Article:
I want to share with you a few of the reasons we’re so enthusiastic about our Fair Trade partnerships, and why we’re eager to have your ongoing support. (more…)
Our special edition of the New Internationalist magazine – Sierra Leone rebuilds post-Ebola – is something of a journalistic experiment. It’s the product of a collaboration with a remarkable group of Sierra Leonean citizen reporters. Trained by media advocates On Our Radar, they give us a privileged insight into the aftershocks of Ebola in this corner of West Africa.
On 7th June 2016 another important step was taken towards decarbonising the South Australian economy. Solastor Australia announced detailed plans to build a solar thermal power station at Port Augusta.
A few months ago, new friends of ours came to visit for dinner. So shocked were they by the squat television in our living room that they insisted we accept a flat-screen version they had going spare.
Now, I’m usually of the ‘use it until it wears out’ school when it comes to my possessions and I was quite fond of the old box we had – its colours were still fine, it did its job. It was far from obsolete.
I’m aboard QF11 from Australia to JFK Airport New York via Los Angeles.
For the past few weeks I have worked with a tireless and committed group of people to gather high level faith signatures for an Interfaith Climate Change Statement.
Thankfully, amazingly, over 250 senior faith leaders across the world have added their names to this combined call for urgent action on climate change. I’m flying to New York for 50 hours on the ground to witness the formal handover of this joint statement to the current President of the United Nations General Assembly.
Fed up of folks Instagramming their dinners?
A new app from Melbourne-based climate action group Less Meat Less Heat will have you craning your neck to see what’s on other people’s plates.
Used to having control at the swipe of a touchscreen, millenials are turning to their devices for everything from financial management to weight loss to language learning. Now there’s an app for monitoring the carbon footprint of our food choices.
The aptly named Climatarian Challenge app is scheduled for launch on 1st July, and will be free to download, thanks to a bold crowdfunding campaign to cover the cost of production.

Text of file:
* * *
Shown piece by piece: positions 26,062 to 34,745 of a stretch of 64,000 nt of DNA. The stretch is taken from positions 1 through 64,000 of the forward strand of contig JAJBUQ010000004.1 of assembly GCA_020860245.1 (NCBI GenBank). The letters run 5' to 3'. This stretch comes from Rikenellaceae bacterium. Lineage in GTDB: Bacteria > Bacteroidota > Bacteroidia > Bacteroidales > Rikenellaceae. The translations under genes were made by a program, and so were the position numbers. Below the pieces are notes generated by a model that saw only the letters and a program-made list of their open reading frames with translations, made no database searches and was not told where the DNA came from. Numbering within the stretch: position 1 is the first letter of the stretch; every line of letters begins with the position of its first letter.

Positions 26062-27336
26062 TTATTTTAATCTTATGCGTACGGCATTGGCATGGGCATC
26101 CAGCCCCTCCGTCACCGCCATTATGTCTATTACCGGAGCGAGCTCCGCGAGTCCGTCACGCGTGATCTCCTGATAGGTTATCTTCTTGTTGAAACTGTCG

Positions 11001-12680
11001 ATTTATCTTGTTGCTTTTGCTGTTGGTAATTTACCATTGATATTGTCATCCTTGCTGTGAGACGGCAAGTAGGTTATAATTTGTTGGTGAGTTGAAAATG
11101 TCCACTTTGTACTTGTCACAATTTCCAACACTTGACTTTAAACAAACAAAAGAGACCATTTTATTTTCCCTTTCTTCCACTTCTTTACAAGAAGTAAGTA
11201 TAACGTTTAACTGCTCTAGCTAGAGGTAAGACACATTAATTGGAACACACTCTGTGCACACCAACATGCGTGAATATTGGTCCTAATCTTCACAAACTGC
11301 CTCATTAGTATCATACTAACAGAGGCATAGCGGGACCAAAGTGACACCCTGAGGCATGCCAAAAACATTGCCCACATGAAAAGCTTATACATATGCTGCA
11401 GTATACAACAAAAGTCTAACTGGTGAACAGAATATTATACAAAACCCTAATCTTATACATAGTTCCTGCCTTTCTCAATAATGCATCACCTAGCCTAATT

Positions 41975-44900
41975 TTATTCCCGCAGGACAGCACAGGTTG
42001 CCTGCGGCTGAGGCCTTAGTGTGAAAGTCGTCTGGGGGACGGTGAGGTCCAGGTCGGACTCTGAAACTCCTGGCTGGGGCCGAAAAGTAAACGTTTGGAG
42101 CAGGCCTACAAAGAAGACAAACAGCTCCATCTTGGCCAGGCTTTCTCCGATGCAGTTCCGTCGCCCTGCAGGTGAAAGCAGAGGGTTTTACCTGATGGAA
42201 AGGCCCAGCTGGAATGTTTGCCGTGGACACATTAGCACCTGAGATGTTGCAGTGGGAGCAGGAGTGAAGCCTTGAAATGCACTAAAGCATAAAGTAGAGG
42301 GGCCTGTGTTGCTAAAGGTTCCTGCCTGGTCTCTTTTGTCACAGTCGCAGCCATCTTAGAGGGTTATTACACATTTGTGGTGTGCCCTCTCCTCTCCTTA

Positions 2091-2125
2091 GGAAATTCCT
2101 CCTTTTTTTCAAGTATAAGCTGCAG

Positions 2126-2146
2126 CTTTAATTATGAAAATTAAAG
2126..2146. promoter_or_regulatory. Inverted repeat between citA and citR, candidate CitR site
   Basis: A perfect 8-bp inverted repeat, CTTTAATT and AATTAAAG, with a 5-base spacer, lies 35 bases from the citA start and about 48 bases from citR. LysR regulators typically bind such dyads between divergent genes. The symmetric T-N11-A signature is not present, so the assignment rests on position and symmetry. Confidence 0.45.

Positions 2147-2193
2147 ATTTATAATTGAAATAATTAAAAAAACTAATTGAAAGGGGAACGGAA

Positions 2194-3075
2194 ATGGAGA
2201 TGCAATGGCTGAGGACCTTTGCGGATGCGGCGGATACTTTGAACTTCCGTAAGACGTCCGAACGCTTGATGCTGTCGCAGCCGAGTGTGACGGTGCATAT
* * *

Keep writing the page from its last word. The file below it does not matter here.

One of my vivid boyhood memories is of scrambling amongst granite outcrops of the Canadian Shield in the shimmering heat of a July afternoon.
I emerged from the forest into mottled sunshine and stretched out on flat, lichen-covered rocks, high above the black waters of a quiet lake. Stately white pines touched the sky. Underfoot was a cushion of sharply perfumed pine needles. The air was calm.
Telling the WOMADelaide crowds to sit down is a tall order. There’s so much dancing on stage and in the crowd.
But just occasionally there’s a performance of such subtle beauty and dynamic range – such as with the performance of Ravi Shankar and Anoushka Shankar six years ago – that WOMADelaide organisers insist the crowd sit on the grass and focus.
The big sit this year will be to bask in the magic of Angélique Kidjo with guitarist David Laborier and the Adelaide Symphony Orchestra.
This extract from a classic interview for the New Internationalist magazine illustrates just how many strings The Grammy award-winning musician, writer and UNICEF goodwill ambassador has to her bow. You can read the full interview here.
NI: You left Benin in 1983 to study jazz in Paris, and ended up finding Africa elsewhere: in jazz music in France, then the blues of the US, the carnival and candomblé of Brazil, the salsa of Cuba. Is this testament to the resilience of African music? (more…)
The Saudi regime won’t like this magazine. Nor will the Western governments who kowtow to it while exploiting its wealth and paranoia – which have been on full show recently.
The Saudi justice ministry threatened to sue a Twitter user who compared the regime with ISIS after poet Ashraf Fayadh was sentenced to death ‘for spreading atheism and disrespecting the prophet’. This was met with an international #SueMeSaudi campaign.
Graham Romanes has had a deep connection with the people of Ethiopia over many decades and now leads the NGO WellWishers. He writes:
“I was very privileged to visit Tigray at the end of November to inspect 10 of the well sites in our 64 wells program for 2015. The program is on target to finish construction of the 64 wells by the end of January 2016. The number of Ethiopian villagers who will now have fresh, clean, safe and accessible drinking water for the first time is over 17,800. A fabulous contribution made by WellWishers supporters to the lives of so many people.